Hot names in pop right now? Orpheus and Eurydice. The Greek god and nymph are enjoying an unexpected spike in popularity a few thousand years later. The couple is posing in stone on the cover of the new Arcade Fire album released yesterday, Reflektor, which devotes tunes to the god of music and his muse. Today, Neil Gaiman's The Sandman, which reimagined Orpheus, Eurydice, Morpheus and Death as goth icons, returns to DC Comics. Now, the two tragic lovers are hitting the pool. Chicago Opera Theater stages Ricky Ian Gordon's take on the myth, Orpheus & Eurydice, in the Eckhart Park natatorium, with the lap pool standing in for the River Styx. The production opens Friday, November 1, with three more performances following November 3, 8 and 10.
Todd Palmer, clarinetist, floats in a boat, playing his licorice stick, as the titular romantic. Soprano Valeria Vinzant is the beauty worth traveling to hell for. Gordon penned songs and poems. There is no note as to whether or not there is a "Splash Zone," a la Sea World. We assume you can leave the ponchos at home.
This rather unique experience is free, with tickets distributed on a first come, first serve basis at 6pm. Click here for more details.
Sara Paretsky Paretsky presents Critical Mass, the latest book in her popular V.I. Warshawski series. She says this story is quite a departure from her other V.I. novels. Swedish American Museum. 7:30pm.
Comedians You Should Know This weekly night of comedy, curated by a group of funny dudes, puts local stand-ups on your radar. Timothy O'Toole's. 9pm. $10, advance $5.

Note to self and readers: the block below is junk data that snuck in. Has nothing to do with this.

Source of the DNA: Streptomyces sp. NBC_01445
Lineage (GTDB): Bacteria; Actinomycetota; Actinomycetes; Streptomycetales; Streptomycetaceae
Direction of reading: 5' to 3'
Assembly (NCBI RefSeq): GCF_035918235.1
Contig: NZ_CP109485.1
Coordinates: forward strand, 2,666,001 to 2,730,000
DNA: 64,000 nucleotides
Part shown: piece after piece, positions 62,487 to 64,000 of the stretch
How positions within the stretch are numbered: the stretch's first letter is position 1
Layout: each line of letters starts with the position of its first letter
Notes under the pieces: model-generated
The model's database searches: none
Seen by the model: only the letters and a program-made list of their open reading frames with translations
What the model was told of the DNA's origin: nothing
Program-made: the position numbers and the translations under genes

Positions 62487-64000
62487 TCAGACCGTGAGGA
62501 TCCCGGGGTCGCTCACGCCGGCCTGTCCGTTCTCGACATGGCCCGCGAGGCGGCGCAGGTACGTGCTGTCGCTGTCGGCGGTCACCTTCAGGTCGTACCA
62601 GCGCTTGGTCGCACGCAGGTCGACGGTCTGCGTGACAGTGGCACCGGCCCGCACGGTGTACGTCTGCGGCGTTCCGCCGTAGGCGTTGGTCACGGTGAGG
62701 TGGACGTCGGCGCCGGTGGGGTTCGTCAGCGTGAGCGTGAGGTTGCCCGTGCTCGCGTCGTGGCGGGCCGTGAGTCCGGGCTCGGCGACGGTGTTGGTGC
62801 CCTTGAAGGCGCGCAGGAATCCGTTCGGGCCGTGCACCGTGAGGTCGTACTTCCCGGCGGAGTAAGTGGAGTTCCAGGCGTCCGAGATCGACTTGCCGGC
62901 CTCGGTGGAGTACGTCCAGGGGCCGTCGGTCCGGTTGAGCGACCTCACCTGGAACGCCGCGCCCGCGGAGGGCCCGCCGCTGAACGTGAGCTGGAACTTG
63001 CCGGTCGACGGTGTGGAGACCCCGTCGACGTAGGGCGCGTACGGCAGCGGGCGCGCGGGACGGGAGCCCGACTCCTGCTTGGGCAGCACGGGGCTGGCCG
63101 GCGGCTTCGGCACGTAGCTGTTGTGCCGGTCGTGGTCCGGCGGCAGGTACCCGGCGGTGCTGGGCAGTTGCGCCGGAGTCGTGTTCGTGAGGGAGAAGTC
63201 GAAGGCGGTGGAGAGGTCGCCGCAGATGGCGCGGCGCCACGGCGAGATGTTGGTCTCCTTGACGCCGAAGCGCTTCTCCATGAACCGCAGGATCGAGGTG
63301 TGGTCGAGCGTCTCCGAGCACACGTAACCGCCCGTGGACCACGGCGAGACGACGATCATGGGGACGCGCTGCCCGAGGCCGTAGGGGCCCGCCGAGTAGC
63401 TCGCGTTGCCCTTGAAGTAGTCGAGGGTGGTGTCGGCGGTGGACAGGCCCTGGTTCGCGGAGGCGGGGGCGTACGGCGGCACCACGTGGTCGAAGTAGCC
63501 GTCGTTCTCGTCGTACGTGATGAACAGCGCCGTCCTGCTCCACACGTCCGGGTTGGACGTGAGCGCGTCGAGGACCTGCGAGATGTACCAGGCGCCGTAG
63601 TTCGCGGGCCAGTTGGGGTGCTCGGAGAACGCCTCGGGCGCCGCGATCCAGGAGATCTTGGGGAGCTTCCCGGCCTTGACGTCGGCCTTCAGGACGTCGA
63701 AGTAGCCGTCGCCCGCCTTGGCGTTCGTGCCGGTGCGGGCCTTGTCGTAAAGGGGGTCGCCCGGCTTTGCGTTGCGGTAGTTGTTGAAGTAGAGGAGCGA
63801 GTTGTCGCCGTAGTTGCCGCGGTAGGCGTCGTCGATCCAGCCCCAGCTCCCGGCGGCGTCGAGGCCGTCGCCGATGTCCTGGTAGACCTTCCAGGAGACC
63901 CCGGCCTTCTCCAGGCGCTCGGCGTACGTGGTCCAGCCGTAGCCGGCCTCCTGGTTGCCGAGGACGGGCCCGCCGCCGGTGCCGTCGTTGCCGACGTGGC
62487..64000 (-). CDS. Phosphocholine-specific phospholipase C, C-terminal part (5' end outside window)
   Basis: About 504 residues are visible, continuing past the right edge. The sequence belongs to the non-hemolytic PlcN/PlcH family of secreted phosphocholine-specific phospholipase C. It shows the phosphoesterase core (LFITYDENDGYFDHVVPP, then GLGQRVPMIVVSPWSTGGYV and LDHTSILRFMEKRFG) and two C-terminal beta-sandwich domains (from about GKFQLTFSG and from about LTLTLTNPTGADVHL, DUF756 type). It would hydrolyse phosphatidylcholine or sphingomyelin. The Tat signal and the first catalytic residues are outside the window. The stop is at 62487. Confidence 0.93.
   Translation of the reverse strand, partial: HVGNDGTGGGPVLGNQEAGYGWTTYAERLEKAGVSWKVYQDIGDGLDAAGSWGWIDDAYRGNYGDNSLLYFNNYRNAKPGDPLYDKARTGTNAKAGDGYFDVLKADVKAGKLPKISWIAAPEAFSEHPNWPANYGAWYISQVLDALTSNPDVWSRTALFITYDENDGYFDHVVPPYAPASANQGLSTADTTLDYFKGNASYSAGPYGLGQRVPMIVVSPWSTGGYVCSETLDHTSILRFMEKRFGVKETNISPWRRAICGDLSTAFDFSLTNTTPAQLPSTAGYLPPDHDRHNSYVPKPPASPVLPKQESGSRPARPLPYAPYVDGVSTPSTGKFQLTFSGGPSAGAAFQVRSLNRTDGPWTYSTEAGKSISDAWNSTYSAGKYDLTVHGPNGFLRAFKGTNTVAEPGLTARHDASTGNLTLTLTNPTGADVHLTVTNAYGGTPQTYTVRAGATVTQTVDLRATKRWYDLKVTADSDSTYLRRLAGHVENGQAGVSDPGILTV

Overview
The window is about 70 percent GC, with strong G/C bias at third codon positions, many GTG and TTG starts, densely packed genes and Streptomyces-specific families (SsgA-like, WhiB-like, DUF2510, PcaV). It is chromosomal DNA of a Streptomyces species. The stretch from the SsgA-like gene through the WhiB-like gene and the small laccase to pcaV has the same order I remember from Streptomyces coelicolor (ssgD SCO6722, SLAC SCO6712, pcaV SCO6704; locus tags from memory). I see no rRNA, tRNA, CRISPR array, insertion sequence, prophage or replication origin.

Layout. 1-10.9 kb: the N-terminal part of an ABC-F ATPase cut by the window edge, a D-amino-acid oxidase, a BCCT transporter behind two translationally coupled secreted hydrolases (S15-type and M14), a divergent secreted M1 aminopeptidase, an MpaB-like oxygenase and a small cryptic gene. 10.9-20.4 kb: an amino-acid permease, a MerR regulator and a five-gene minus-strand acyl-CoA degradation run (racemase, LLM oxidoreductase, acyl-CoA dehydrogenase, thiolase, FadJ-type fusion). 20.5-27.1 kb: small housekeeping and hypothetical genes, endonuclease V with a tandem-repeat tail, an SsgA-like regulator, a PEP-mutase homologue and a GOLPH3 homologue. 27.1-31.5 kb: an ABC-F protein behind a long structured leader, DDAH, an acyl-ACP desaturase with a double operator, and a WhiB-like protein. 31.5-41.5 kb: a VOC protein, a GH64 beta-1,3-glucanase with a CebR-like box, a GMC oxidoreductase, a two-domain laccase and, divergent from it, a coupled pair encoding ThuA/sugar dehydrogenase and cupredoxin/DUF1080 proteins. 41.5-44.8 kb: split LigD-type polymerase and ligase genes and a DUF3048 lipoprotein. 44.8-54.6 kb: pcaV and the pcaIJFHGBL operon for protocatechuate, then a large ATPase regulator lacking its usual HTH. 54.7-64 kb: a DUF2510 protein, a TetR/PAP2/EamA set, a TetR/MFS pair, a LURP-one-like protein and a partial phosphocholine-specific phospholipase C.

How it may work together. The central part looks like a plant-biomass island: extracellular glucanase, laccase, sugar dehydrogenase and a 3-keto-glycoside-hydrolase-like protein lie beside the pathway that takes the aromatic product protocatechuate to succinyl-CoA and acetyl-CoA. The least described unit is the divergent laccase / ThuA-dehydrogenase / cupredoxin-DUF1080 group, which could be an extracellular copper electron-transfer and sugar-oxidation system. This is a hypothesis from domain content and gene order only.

Albany Park Theater Project, the acclaimed multiethnic teen ensemble that specializes in socially conscious devised work, will return to the Goodman Theatre for the fourth time this spring, the Goodman announced today. APTP will perform a new production of God's Work, a piece about fundamentalism and abuse the company premiered in 2006.
The Goodman hosted single performances of Albany Park Theater Project's Aquí Estoy and Feast as part of the Latino Theater Festivals of 2008 and 2010, respectively; a two-week run of APTP's Home/Land was mounted as part of this year's festival in July. God's Work is scheduled to begin performances April 4, with tickets going on sale January 15.
Mikhail Baryshnikov will be the guest of honor at Hubbard Street Dance Chicago's 2014 Spotlight Ball, the company announced today. The legendary dance artist will accept Hubbard Street's Spotlight Award at the May 19 gala at the Fairmont Chicago Millennium Park.